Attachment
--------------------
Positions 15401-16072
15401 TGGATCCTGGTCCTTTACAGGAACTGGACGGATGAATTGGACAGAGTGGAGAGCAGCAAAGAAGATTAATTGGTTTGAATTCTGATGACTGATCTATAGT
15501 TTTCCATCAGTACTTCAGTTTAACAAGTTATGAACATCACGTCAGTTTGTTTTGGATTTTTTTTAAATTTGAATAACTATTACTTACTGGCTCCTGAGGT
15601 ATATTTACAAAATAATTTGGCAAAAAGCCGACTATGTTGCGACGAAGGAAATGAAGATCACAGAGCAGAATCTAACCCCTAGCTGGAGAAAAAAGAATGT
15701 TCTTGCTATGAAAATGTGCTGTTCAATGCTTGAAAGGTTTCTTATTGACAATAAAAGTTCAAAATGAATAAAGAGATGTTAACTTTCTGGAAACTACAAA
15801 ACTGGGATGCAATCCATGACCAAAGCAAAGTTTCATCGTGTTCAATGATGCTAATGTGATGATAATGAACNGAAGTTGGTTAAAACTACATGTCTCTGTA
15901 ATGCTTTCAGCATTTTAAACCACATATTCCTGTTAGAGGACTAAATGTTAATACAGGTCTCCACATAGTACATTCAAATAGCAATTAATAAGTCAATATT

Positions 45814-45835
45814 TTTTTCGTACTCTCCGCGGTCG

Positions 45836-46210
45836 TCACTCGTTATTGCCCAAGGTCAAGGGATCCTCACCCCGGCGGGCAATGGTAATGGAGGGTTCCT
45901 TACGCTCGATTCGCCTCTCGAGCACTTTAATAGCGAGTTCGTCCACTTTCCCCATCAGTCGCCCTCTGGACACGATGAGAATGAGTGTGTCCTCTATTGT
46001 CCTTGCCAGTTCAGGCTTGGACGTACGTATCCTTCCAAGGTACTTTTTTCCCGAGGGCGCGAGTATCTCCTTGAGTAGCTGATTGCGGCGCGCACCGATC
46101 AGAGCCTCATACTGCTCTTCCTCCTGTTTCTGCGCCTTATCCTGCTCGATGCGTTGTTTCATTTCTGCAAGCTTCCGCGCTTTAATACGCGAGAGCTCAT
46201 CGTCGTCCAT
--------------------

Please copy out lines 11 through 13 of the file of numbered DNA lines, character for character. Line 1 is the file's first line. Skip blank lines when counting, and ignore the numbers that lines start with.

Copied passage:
45836 TCACTCGTTATTGCCCAAGGTCAAGGGATCCTCACCCCGGCGGGCAATGGTAATGGAGGGTTCCT
45901 TACGCTCGATTCGCCTCTCGAGCACTTTAATAGCGAGTTCGTCCACTTTCCCCATCAGTCGCCCTCTGGACACGATGAGAATGAGTGTGTCCTCTATTGT
46001 CCTTGCCAGTTCAGGCTTGGACGTACGTATCCTTCCAAGGTACTTTTTTCCCGAGGGCGCGAGTATCTCCTTGAGTAGCTGATTGCGGCGCGCACCGATC